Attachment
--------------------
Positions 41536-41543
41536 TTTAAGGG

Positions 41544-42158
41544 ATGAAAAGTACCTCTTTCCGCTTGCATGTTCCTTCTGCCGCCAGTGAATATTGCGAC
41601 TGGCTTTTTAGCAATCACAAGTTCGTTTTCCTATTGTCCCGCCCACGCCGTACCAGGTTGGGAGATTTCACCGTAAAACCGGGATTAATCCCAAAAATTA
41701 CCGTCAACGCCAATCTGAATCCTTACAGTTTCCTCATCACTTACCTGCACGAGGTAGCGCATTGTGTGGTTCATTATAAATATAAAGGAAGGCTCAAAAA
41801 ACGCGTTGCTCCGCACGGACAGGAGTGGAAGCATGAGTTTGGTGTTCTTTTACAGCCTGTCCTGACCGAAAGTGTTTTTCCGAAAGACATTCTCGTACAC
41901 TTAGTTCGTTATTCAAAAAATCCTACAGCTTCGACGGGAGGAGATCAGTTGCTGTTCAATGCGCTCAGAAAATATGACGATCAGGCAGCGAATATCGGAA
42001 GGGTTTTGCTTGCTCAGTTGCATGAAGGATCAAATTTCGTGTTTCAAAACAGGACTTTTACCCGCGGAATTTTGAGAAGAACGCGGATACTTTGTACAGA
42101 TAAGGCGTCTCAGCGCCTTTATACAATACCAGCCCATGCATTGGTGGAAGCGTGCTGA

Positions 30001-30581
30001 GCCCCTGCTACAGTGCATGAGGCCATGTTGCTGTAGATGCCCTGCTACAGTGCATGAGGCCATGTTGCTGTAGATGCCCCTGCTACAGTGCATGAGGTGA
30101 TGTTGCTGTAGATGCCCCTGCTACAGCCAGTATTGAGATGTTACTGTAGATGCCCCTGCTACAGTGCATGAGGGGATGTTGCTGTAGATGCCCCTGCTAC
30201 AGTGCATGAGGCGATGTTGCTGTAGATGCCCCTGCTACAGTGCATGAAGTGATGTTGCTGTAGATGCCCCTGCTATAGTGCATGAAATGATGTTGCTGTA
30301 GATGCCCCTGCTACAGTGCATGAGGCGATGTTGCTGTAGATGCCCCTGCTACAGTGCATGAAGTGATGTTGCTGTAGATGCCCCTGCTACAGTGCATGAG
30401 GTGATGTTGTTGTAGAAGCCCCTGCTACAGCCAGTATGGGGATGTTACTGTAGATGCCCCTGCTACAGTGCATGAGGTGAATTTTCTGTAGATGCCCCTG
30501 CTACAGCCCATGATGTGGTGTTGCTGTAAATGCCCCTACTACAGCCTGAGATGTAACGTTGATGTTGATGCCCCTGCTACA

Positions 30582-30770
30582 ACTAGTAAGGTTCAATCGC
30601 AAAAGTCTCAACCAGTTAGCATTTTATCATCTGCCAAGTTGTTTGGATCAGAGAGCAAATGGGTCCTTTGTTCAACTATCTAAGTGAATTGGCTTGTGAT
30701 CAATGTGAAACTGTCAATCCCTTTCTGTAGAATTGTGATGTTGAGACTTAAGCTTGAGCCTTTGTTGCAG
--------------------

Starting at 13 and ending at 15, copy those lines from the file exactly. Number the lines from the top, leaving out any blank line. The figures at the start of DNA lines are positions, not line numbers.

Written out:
30101 TGTTGCTGTAGATGCCCCTGCTACAGCCAGTATTGAGATGTTACTGTAGATGCCCCTGCTACAGTGCATGAGGGGATGTTGCTGTAGATGCCCCTGCTAC
30201 AGTGCATGAGGCGATGTTGCTGTAGATGCCCCTGCTACAGTGCATGAAGTGATGTTGCTGTAGATGCCCCTGCTATAGTGCATGAAATGATGTTGCTGTA
30301 GATGCCCCTGCTACAGTGCATGAGGCGATGTTGCTGTAGATGCCCCTGCTACAGTGCATGAAGTGATGTTGCTGTAGATGCCCCTGCTACAGTGCATGAG